Of all the famous nameplates borne by Rolls-Royce motor cars since 1904, few are as celebrated, significant, evocative and enduring as the ‘Silver Ghost’. Formally launched in 1906 as the 40/50 H.P., it was the first model to be awarded the soubriquet of ‘the best car in the world’ that Rolls-Royce retains to this day, setting unmatchable standards for performance and reliability, proven in the era’s toughest road trials. It was also a stupendous commercial success, with almost 8,000 examples built in the UK and US over an 18-year period – an unimaginable product lifespan in the modern age. That so many Silver Ghosts still survive in full working order – and, indeed, regularly perform the same feats they achieved more than a century ago – is a lasting monument to Henry Royce’s engineering genius.

Early beginnings

By 1906, just three years after its foundation, Rolls-Royce was already something of a victim of its own success. Demand for its motor cars was such that its line-up had quickly expanded from the original twin-cylinder 10 H.P. to include three-cylinder 15 H.P., four-cylinder 20 H.P. and six-cylinder 30 H.P. models. Henry Royce had even produced the first ever V8 passenger motor car, known as the ‘Lega limit’ since the 3.5-litre engine was governed to keep it below the 20mph speed limit then in force in Britain – only three of these were ever made, and it remains the only Rolls-Royce model of which no examples survive. This proliferation of models reflected a trend across the luxury automotive sector, as competing manufacturers chased an ever more finely segmented client base.

However, for Rolls-Royce, it caused major manufacturing headaches, since many parts were not interchangeable between models. The problem was compounded by Henry Royce’s entirely laudable policy of continuous improvement; his constant adjustments and refinements went all the way down to the smallest components. This created variations between – and even within – production series, to the extent that often only a handful of individual motor cars would be entirely identical.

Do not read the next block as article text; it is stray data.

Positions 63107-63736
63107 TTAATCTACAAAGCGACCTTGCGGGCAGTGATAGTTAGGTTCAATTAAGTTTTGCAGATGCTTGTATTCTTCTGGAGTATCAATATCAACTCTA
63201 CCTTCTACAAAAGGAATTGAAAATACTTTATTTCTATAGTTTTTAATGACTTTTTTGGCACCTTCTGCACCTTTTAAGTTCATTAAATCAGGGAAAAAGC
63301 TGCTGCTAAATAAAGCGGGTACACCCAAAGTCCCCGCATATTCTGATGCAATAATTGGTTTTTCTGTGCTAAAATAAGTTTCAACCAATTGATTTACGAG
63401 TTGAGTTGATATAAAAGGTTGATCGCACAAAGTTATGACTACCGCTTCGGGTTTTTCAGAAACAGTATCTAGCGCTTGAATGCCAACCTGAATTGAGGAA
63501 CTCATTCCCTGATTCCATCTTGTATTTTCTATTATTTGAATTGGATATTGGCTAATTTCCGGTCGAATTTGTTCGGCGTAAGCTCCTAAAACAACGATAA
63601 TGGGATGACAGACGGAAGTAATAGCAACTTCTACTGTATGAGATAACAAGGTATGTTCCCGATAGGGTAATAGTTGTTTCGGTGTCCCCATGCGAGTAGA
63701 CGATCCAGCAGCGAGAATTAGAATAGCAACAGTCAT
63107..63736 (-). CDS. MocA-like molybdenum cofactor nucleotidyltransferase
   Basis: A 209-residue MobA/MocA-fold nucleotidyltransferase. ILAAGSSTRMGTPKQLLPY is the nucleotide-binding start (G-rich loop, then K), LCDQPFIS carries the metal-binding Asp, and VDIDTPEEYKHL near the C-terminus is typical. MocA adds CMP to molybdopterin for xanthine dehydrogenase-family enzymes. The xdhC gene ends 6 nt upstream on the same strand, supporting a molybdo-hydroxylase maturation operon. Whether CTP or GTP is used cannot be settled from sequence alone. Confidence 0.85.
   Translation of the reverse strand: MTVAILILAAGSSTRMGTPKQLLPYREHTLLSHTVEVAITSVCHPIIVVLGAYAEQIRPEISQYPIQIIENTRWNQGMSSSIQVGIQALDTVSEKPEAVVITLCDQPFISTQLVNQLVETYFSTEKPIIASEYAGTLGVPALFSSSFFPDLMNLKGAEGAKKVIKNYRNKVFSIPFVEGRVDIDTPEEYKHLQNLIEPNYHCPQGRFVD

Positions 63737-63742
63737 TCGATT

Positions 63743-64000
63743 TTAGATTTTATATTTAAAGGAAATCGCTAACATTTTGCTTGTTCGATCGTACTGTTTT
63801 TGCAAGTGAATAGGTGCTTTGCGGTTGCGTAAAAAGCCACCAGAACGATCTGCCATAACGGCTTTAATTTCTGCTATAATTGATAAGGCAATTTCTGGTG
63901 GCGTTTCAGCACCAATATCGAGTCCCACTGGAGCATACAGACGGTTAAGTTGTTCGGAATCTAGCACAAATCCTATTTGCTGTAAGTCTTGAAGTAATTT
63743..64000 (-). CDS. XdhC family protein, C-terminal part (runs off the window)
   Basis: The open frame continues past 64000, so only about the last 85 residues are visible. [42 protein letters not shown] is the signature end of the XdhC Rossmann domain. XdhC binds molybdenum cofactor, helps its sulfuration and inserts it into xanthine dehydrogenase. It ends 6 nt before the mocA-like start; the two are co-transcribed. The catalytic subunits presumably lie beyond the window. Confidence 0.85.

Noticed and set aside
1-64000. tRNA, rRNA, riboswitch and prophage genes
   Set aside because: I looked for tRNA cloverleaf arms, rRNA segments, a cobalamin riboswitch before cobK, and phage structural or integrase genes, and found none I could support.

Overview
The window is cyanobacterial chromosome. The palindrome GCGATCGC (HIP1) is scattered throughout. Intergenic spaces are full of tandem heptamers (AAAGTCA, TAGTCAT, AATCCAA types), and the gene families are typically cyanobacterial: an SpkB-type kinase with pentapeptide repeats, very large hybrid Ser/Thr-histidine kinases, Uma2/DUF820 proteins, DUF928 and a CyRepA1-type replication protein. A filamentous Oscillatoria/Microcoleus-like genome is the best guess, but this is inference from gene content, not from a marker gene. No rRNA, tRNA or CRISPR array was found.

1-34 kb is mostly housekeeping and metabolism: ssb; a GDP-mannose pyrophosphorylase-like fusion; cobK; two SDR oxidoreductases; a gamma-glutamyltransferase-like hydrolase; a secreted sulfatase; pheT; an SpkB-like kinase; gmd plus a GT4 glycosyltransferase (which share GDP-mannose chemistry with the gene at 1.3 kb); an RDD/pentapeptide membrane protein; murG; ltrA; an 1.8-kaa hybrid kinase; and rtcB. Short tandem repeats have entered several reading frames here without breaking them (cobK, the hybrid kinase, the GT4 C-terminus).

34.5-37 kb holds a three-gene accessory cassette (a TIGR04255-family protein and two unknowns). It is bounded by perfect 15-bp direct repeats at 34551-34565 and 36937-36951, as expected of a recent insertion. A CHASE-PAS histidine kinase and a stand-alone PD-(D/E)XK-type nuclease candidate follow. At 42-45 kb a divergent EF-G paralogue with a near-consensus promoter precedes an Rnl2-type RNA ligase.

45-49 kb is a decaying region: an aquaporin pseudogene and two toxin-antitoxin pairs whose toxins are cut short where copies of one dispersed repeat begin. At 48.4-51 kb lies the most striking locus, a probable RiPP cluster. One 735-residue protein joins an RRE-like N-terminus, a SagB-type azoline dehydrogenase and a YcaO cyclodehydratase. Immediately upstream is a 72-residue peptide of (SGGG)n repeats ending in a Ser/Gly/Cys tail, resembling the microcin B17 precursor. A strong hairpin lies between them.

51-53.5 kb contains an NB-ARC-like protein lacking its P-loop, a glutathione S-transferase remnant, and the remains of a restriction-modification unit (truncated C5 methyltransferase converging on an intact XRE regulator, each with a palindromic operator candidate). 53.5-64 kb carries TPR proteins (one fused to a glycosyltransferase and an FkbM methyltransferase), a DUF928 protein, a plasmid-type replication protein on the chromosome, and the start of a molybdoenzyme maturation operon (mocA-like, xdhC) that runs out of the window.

Simplify Production

As with almost any manufacturing process, more complexity and variability meant increased costs. This was anathema to the highly astute, commercially driven Managing Director, Claude Johnson. Having decided radical change was needed, he proposed the marque should focus all its energies on producing just one model. Charles Rolls enthusiastically agreed, but insisted it should be positioned at the top end of the market, where Rolls-Royce was already gaining a reputation as the very best motor car available. Though a ruthless perfectionist and tireless innovator, Royce was also a pragmatist. He saw the logic of his colleagues’ single-model approach and duly produced a completely new motor car, the 40/50 H.P.

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By: Rex McAfee
Title: Rolls-Royce ‘Models of the Marque’: the 1910s
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Published Date: Wed, 12 Jun 2024 23:23:29 +0000

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Select “Dare to Dream” Auction results

Dare to Dream Auction 03


The recently held “Dare to Dream” auction in Toronto, Canada, represented a wide variety of automotive milestones, specifically for European Sportscars. Aptly described on Sotheby’s website, “They represent what could be—what will be in our eyes, the greatest.”

Collector Miles Nadal

It’s always inciteful to know a little about the face behind the collection and what his/her thoughts are on the business of acquiring automobiles. According to Nadal, he has always been a collector of types. Somewhat tangentially related to cars, his first collection was of hand tools he never used and had no intention of using, admitting he was not mechanical in any way. But he appreciated what they stood for Perfection. Engineering. Function. Those three pillars play a heavy part in his future collections, too. The tools were always pristine and presented in order. The same was applied to his following collection of keys, and then of model cars. The model cars were just a placeholder for the real cars Nadal truly desired to own someday.